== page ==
Robert A. Hein, 78, expert on superconductors

August 09, 2004

Robert A. Hein, a retired physicist who was an internationally known expert in the field of superconductors, died of cancer Tuesday at Charlestown retirement community. He was 78.

Dr. Hein was born and raised in Reading, Pa., and enlisted in the Army in 1943. He served with the 75th Field Artillery and saw action at the Battle of the Bulge during the winter of 1944-1945.

After leaving the Army with the rank of corporal, he earned a bachelor's degree in physics from Catholic University of America in 1951. He earned a master's degree and a doctorate in physics, also from Catholic University.

From 1957 to 1970, Dr. Hein worked at the Naval Research Laboratory in Washington, where he established and directed a research team that explored the phenomenon of superconductivity, which occurs in metals at very low temperatures.

Dr. Hein wrote 65 technical papers and nine reports on the subject.

From 1971 to 1972, he was scientific liaison officer for the Office of Naval Research in London, where he evaluated physics research efforts in Europe.

After returning to the Naval Research Laboratory, he was head of its cryogenics and superconductivity branch in the materials science division. From 1978 until he retired in 1981, he was director of the low-temperature physics program at the National Science Foundation in Washington.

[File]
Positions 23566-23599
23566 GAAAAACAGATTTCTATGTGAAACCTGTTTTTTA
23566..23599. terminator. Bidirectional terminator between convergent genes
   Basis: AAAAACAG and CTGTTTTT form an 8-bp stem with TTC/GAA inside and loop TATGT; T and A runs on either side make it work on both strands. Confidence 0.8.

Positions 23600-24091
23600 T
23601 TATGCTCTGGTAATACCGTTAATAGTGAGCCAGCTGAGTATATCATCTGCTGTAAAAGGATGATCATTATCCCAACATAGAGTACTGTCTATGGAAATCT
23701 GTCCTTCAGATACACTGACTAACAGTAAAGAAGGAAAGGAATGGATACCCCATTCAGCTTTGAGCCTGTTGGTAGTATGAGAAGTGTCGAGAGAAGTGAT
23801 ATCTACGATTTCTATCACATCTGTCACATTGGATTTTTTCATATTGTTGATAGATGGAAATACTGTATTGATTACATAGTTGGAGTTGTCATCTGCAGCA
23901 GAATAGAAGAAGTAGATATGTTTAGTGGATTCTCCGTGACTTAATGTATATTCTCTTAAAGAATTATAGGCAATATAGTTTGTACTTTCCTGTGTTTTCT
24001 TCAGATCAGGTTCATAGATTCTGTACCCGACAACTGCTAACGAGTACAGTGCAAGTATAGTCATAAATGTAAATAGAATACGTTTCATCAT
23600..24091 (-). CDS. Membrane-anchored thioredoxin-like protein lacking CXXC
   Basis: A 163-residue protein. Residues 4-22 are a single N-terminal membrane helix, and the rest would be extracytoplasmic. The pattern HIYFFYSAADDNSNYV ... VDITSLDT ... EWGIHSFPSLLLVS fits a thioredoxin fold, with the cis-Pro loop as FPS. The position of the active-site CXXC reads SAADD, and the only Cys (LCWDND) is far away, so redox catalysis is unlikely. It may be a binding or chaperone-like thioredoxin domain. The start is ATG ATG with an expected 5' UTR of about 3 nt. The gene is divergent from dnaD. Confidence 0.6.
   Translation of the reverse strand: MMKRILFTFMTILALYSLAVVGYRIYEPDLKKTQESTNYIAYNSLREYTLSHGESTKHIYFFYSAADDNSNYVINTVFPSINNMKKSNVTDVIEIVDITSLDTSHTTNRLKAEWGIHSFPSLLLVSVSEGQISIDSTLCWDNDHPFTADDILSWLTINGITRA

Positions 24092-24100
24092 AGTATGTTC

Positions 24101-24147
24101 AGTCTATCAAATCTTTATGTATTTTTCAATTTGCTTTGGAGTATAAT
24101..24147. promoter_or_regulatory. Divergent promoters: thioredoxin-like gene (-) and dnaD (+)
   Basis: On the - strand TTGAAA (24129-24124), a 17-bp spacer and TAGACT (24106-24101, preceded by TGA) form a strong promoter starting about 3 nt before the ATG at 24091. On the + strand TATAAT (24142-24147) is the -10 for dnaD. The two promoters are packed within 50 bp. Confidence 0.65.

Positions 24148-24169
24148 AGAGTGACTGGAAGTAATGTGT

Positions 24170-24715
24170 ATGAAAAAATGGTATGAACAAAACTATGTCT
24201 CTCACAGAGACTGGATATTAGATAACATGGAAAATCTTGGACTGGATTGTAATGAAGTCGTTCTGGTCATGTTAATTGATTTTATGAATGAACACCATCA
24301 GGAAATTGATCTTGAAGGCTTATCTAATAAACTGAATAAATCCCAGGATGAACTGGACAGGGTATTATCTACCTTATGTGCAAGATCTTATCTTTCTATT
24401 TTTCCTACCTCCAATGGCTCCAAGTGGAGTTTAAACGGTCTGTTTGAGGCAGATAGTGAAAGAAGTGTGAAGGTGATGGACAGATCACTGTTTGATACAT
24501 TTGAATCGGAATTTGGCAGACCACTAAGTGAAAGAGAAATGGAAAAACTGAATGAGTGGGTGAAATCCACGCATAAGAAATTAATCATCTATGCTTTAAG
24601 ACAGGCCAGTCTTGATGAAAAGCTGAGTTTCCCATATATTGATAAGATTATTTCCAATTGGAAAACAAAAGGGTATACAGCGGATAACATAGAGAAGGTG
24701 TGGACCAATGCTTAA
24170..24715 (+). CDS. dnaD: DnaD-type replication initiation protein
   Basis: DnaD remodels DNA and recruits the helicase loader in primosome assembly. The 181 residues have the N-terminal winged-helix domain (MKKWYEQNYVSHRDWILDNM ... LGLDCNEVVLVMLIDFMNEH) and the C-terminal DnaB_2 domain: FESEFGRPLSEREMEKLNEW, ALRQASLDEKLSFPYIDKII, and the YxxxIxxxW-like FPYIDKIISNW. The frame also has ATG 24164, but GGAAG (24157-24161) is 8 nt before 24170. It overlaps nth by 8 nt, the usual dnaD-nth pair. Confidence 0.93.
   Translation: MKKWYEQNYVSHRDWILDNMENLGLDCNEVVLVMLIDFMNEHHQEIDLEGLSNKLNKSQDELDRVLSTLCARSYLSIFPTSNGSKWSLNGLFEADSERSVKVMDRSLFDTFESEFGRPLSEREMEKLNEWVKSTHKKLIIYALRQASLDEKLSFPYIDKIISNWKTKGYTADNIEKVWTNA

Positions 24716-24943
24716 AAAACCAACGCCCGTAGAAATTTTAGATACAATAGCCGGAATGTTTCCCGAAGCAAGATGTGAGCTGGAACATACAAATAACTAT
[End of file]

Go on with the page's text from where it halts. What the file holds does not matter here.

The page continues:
The former longtime Hyattsville resident was a research professor at Catholic University in the 1980s and a visiting scholar at the University of Washington in Seattle from 1988 to last year, when he moved to the Catonsville retirement community.

Dr. Hein enjoyed tenpin bowling and gardening, and was active in several German language clubs.

A Mass of Christian burial will be offered at 2 p.m. Saturday at St. Pius X Roman Catholic Church, 3300 Moreland Place in Bowie.

Dr. Hein is survived by his wife of 57 years, the former Mary M. Blankenbiller; a son, Eric Hein of Bowie; a daughter, Elizabeth Modery of Seattle; and four grandchildren.

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